Though the systems for detecting outbreaks have improved immensely in recent years, and surveillance infrastructure and reporting mechanisms for sharing information and data meant that we knew about SARS-CoV-2 in a relatively short time scale, the problem was that we didn’t do enough next.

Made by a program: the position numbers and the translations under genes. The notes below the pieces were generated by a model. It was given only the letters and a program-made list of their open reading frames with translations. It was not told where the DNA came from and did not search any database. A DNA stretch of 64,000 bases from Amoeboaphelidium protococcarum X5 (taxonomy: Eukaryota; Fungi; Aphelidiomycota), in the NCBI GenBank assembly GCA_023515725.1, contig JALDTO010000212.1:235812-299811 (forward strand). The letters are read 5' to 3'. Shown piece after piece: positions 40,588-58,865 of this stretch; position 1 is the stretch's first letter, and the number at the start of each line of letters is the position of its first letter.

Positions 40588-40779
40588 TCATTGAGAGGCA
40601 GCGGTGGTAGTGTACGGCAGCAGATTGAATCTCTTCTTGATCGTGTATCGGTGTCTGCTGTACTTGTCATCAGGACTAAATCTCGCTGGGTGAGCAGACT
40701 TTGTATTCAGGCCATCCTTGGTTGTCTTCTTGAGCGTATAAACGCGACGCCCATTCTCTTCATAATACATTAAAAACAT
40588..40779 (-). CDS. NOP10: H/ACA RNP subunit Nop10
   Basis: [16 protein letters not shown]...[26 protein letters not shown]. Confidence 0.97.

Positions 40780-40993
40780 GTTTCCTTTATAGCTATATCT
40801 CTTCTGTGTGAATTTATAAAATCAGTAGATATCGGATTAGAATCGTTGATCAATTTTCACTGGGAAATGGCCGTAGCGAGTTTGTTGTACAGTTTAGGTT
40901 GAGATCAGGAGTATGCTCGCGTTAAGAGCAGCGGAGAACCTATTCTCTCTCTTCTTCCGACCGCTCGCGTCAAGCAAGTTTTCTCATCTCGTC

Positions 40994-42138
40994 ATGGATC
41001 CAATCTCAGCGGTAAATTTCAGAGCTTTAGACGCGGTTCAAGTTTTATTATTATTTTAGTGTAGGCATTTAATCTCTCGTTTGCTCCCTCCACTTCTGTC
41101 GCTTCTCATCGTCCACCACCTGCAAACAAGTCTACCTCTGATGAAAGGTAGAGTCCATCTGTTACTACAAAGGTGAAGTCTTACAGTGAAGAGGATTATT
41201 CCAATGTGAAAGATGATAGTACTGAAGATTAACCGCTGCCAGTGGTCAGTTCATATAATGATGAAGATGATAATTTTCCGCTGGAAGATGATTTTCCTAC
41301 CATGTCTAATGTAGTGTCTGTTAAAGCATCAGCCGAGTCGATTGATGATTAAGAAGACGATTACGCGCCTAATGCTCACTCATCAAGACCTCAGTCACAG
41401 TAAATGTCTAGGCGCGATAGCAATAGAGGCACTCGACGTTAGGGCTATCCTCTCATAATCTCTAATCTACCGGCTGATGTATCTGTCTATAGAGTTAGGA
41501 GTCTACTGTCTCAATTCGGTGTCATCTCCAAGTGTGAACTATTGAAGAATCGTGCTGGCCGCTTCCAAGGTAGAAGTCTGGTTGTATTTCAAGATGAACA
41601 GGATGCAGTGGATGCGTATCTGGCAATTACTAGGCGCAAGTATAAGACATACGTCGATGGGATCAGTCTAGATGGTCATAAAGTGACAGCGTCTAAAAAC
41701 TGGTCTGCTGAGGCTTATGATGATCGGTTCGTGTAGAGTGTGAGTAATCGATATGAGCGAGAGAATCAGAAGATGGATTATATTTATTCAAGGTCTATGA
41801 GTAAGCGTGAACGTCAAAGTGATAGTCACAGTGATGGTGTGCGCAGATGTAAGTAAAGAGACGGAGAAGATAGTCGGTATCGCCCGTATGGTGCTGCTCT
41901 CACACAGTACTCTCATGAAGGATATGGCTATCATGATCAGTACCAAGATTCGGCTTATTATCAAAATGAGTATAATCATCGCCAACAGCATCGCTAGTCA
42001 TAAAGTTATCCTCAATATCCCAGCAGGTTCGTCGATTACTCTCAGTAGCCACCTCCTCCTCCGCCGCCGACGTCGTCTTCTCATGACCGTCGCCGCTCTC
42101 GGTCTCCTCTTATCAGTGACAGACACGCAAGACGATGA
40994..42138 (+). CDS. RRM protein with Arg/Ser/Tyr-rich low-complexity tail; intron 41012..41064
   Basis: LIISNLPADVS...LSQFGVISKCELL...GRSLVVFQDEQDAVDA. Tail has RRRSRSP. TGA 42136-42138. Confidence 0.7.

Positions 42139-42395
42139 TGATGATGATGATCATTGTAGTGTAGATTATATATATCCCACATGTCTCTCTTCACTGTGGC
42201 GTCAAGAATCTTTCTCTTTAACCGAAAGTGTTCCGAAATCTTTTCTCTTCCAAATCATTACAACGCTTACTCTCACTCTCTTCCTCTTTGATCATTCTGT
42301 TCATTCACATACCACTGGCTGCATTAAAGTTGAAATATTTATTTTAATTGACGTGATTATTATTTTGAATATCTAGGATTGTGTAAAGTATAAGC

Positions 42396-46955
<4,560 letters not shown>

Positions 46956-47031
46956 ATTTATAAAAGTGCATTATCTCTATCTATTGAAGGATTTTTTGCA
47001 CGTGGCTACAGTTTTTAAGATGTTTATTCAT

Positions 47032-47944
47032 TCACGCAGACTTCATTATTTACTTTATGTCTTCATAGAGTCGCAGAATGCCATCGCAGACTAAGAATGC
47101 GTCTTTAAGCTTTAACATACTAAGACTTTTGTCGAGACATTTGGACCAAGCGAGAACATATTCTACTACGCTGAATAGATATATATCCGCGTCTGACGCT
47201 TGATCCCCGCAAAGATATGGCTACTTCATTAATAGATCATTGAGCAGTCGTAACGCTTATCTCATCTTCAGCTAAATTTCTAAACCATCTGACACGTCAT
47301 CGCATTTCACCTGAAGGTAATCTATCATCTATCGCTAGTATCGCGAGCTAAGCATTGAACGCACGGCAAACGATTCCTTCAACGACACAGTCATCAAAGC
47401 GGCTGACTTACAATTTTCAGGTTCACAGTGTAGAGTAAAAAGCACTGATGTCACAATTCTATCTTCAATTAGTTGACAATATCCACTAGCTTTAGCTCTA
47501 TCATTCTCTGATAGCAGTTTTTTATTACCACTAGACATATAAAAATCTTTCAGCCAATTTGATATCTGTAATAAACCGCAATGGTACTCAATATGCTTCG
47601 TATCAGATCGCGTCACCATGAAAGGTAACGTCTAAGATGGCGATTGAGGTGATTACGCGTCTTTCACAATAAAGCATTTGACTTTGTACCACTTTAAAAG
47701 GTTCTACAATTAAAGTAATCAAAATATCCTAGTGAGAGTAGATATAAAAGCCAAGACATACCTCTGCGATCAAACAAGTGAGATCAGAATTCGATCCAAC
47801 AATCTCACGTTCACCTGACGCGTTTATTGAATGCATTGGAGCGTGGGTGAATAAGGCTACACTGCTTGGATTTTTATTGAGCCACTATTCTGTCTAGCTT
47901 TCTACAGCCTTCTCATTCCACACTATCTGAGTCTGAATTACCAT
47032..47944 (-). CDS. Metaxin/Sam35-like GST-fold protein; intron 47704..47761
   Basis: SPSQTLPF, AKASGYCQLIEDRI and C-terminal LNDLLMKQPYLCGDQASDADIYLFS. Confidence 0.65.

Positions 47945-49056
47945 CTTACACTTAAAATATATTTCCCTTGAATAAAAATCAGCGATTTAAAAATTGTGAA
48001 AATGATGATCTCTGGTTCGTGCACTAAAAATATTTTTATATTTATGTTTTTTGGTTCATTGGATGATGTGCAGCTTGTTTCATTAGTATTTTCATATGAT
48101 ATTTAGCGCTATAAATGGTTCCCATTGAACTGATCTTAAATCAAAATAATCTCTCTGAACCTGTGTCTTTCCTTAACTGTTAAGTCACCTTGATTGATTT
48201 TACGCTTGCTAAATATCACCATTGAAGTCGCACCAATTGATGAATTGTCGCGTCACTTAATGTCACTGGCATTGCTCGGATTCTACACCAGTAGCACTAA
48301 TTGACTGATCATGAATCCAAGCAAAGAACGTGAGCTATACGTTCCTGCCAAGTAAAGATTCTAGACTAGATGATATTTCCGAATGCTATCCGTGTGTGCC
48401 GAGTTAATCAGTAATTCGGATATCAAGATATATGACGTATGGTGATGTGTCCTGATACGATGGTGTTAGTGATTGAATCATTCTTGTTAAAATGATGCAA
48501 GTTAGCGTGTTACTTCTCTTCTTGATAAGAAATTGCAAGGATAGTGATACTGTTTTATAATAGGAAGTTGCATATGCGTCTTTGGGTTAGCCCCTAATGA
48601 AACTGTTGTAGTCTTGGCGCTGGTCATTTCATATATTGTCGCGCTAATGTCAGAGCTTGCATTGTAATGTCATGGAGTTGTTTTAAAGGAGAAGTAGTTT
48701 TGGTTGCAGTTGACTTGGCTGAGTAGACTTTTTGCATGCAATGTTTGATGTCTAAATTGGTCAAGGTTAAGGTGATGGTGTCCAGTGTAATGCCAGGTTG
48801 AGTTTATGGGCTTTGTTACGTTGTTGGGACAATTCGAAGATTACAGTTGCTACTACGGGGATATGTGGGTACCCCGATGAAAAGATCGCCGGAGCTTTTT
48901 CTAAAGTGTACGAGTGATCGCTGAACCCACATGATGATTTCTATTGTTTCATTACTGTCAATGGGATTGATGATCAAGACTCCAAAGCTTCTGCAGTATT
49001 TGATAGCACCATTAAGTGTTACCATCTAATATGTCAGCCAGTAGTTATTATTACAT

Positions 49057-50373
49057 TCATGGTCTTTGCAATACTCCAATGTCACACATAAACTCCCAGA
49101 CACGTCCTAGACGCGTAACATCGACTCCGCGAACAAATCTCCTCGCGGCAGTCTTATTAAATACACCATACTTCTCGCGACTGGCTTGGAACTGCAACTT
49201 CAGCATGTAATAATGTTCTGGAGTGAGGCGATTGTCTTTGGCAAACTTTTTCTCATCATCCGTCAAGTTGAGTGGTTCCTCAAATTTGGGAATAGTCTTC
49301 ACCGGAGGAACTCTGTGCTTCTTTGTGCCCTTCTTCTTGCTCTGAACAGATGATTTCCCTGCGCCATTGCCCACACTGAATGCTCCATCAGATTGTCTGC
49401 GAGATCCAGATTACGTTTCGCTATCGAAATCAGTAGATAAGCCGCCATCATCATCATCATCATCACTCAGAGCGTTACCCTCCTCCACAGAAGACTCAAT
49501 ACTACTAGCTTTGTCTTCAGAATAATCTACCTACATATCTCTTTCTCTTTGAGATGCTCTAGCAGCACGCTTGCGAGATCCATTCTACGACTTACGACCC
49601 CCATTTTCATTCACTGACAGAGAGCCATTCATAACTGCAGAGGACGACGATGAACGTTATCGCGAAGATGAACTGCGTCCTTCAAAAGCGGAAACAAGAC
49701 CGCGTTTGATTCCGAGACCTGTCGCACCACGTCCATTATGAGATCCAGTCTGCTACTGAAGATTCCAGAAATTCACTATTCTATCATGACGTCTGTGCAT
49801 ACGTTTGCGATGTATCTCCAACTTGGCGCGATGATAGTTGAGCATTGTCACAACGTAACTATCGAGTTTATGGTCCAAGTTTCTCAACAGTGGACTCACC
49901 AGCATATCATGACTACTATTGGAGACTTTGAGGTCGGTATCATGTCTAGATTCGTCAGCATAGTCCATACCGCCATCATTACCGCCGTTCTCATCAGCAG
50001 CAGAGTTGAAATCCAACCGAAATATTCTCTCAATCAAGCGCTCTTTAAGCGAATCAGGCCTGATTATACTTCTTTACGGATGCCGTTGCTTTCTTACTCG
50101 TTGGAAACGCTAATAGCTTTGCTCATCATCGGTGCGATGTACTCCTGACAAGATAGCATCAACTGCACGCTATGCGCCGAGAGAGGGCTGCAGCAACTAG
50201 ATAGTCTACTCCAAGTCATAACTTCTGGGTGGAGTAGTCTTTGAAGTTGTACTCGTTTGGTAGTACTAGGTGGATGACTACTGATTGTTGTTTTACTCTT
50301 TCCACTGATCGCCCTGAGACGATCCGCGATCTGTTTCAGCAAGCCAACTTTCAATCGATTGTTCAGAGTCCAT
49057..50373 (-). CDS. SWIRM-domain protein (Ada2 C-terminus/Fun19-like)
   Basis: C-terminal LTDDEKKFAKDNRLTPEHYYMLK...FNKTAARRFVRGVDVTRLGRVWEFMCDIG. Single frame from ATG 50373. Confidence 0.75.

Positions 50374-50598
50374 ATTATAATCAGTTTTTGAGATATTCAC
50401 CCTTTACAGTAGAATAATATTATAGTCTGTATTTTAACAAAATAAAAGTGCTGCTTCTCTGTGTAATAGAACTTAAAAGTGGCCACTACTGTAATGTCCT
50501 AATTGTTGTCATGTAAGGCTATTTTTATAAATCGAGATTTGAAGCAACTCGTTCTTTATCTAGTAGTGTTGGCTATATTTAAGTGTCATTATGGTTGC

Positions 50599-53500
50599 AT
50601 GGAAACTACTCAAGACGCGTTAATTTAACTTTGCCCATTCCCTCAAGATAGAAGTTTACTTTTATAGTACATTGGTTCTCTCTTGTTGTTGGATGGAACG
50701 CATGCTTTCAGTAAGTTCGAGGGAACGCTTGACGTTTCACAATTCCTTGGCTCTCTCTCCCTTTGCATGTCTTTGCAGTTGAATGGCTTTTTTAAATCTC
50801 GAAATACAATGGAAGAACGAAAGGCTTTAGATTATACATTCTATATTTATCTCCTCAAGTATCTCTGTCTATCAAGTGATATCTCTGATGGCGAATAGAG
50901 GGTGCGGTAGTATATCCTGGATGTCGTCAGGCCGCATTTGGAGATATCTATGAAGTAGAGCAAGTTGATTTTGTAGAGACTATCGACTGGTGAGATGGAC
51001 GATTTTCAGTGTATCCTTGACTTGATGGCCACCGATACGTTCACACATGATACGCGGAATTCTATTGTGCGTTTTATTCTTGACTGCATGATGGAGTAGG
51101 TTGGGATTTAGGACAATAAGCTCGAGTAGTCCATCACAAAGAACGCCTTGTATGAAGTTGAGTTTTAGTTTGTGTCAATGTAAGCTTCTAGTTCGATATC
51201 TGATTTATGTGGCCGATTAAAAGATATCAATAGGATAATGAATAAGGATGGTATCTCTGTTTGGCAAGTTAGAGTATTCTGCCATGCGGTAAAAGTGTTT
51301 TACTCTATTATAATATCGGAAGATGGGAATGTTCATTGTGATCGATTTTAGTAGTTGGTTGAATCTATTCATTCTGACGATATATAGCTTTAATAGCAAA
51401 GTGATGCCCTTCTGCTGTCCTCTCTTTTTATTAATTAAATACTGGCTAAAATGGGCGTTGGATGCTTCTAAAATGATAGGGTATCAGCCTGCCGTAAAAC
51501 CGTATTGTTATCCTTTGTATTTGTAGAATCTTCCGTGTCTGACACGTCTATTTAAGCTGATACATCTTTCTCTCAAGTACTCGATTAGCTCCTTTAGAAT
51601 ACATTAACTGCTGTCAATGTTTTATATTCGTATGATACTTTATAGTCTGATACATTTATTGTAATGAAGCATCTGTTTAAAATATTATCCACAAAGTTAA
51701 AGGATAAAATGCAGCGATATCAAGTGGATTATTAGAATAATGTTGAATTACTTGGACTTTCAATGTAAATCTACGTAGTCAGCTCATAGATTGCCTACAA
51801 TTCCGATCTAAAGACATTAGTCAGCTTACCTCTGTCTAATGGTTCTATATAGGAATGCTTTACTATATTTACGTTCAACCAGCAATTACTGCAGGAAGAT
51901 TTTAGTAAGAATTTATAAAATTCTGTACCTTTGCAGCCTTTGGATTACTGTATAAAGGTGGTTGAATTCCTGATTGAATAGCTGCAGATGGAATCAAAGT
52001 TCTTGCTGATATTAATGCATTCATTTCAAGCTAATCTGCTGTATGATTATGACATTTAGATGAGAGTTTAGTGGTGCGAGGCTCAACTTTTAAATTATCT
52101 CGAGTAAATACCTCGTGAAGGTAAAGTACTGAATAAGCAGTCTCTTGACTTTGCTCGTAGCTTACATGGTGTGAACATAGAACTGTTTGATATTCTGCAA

There are two issues here within the global governance of pandemics, governed by the International Health Regulations (2005) which stand out to me (and indeed, neither of which are new, but we could have predicted, and indeed the global health security community had predicted). Firstly, that the PHEIC notification didn’t come with any guidance for response and to implement a plan. There is no requirement for governments to do anything particular in response to a PHEIC declaration. This is problematic – it’s as if the fire alarm is ringing, but there is no fire evacuation plan detailed. Governments are not required to undertake risk assessments, to release surge capacity, to take steps or to strengthen point of entry control. By that, many states did start to take measures, but this began for the most part in the ceasing of trade with China (and then later Iran, north Italy etc) and repatriating nationals. Neither of such efforts suggested that governments thought that the outbreak would spread beyond these limited clusters and did not appear to think it was a problem for their population.